C. G. Peregoy

Longtime Raleigh Educator Dies at 93

This article appeared in the Register-Herald on April 20, 1994.


A former governor and a current congressman paid tribute Wednesday to their High School Principal, who gave nearly 50 years of his life to education in Raleigh County.

C. G. Peregoy, principal at Woodrow Wilson High School for 33 years, died Wednesday morning in a Charleston nursing home. He was 93.

“He made a tremendous contribution to Beckley in education and community leadership,” said former Gov. Hulett C. Smith, who graduated from WWHS in 1934, Peregoy’s first year as principal. “He ran a disciplined but very fair school.”

Rep. Nick Rahall, D-W.Va., graduated from WWHS in 1967, a year after Peregoy left to begin a three-year stint as director of ESEA (Elementary and Secondary Education Act) programs for the Raleigh County school system.

“It has been said, A teacher affects eternity; he can never tell where his influence stops. Truly, the world that Mr. Peregoy touched is better because of him, “Rahall said.” We should not always look to the future for the answers. Sometimes our solutions lie in the past. “We would do well to recall the lessons of C. G. Peregoy.”

Peregoy came to Woodrow in the fall of 1933, when it was a school of 800 students.

When he left in 1966, WWHS had a student body of 2,000.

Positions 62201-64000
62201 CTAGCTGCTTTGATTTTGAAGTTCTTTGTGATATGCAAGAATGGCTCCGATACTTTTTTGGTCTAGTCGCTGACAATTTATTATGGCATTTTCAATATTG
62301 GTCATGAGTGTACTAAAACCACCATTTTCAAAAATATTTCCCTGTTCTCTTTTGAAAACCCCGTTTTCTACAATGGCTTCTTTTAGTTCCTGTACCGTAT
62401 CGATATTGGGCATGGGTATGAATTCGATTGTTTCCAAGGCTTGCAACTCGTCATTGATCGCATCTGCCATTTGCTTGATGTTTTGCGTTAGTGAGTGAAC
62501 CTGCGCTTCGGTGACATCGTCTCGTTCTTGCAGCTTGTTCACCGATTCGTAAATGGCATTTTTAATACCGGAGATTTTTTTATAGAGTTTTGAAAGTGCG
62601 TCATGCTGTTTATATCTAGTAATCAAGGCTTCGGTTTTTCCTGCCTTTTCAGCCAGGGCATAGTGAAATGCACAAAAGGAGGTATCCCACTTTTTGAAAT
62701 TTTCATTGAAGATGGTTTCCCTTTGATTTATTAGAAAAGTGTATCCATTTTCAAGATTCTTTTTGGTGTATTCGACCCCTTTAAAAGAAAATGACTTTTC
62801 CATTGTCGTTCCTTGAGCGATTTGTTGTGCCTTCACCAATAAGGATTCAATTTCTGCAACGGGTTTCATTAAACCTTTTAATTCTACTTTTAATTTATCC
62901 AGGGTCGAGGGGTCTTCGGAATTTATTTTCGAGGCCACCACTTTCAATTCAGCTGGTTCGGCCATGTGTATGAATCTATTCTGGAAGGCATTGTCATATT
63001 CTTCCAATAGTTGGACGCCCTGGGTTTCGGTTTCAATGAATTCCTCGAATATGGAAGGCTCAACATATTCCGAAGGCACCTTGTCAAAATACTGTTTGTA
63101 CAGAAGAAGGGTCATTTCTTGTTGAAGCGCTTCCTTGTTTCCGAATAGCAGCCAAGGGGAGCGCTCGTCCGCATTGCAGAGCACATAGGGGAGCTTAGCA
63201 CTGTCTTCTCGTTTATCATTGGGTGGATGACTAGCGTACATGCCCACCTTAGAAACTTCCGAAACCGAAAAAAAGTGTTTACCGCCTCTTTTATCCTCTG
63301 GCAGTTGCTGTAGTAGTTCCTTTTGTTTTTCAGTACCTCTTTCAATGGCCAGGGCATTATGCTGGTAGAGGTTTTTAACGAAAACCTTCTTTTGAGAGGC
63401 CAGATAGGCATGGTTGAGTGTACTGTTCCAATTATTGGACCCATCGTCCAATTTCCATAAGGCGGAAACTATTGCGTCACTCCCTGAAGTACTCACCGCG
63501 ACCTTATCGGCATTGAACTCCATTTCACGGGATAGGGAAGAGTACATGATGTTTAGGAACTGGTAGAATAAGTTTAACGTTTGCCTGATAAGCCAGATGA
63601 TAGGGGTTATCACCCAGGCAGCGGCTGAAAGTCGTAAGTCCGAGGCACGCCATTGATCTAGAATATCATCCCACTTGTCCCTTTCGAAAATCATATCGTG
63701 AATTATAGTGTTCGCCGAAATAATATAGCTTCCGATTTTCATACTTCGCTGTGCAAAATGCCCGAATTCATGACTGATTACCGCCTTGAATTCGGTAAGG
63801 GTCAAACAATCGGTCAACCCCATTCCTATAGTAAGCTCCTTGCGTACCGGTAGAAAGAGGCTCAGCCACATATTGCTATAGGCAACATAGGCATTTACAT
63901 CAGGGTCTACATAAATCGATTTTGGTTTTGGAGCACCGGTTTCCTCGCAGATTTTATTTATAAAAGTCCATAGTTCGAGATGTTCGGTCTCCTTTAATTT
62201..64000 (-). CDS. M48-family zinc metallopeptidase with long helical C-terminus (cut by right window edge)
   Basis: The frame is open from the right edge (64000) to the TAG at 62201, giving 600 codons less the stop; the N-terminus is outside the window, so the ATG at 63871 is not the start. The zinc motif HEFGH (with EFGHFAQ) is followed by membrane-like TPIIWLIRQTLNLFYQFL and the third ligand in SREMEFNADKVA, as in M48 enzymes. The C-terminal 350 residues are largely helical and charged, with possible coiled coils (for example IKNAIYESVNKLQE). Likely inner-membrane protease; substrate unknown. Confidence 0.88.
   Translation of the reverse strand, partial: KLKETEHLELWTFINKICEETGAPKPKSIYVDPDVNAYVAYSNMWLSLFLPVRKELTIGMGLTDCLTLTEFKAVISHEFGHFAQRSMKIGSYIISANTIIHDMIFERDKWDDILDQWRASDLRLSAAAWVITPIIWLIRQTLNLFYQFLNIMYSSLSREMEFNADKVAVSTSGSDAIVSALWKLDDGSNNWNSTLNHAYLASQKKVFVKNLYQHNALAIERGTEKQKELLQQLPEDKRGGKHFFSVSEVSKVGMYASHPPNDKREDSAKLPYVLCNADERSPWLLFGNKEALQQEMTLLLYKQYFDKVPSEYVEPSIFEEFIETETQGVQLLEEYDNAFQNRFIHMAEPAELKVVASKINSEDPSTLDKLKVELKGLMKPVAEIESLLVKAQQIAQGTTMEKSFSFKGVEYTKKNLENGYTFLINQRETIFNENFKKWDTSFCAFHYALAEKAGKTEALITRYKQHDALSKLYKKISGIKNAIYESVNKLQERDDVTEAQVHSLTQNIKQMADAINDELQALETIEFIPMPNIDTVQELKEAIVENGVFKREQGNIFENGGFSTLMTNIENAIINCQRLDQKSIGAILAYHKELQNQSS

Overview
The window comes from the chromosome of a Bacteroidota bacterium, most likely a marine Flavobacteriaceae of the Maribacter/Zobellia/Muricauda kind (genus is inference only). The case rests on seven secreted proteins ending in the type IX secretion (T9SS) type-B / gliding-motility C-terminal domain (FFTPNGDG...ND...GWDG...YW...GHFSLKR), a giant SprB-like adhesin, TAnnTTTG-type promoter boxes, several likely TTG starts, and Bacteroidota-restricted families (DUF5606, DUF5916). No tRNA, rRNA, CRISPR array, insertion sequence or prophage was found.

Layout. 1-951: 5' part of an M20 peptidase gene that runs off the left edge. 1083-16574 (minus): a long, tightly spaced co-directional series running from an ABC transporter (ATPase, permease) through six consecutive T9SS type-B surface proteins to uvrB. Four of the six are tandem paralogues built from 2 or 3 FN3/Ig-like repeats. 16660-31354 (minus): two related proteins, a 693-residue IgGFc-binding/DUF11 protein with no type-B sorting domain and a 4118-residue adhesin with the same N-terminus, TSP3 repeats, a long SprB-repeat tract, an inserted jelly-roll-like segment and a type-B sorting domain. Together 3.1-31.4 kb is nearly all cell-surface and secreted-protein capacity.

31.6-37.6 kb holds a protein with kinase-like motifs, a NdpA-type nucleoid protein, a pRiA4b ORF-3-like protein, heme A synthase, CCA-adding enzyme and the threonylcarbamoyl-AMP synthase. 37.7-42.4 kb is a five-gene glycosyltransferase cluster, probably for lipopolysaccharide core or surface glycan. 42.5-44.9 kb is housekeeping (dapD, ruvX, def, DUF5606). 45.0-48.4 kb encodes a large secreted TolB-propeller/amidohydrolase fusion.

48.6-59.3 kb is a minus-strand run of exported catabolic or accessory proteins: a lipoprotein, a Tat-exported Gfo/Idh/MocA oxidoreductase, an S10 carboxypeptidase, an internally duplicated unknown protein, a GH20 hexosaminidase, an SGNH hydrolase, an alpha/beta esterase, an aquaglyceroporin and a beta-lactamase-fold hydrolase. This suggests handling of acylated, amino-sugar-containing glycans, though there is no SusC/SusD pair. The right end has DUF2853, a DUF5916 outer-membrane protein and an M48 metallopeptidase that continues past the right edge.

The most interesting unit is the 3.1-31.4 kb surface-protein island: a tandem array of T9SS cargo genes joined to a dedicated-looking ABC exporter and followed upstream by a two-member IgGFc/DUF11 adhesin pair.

During his tenure as principal, more than 11,000 students graduated from WWHS.

In addition to Smith and Rahall, many others from WWHS went on to enjoy distinguished careers, including Chris Sarandon, who became an actor, and Jon McBride, who became an astronaut.

“He was a very honest man and a very intelligent man,” said Jerome Van Meter, who became a coaching legend at WWHS during Peregoy’s tenure. If you asked him a question, he would answer you truthfully. It was a pleasure to work under a man from whom you could accept a statement as being the truth.

“Of all the school administrators I worked for, I don’t know of anybody I would rate higher than C. G. Peregoy.”

Another former principal recalled Wednesday that it was Peregoy who brought him to Raleigh County.

When I returned from World War II, I was (teaching) in Princeton, and Mr. Peregoy sent me a telegram to come over and see him about a job,” said Paul Vennari, “He put me to work at Woodrow, and I’ve been here (in Beckley) ever since.”

Vennari spent a semester at WWHS, then took a job as city recreation director. He then went back to teaching at Beckley Junior High and eventually became principal of Stratton Junior High. He is currently a member of the Raleigh County Board of Education.

“He was an inspiration to many, many people,” Vennari said. Personally, my heart is saddened by his passing. I feel he was on of the greatest educators of all time, not only in West Virginia but in the United States. “He was a great educator, a wonderful humanitarian, a tremendous gentleman and the finest and kindest family man ever.”

Peregoy was a small man physically. He developed scoliosis, or lateral curvature of the spine, after he was involved in a fall as a young boy, Van Meter said.

But he ran the 100-yard dash in college in 10 seconds flat, Van meter added. He was a baseball enthusiast. You could tell he loved sports.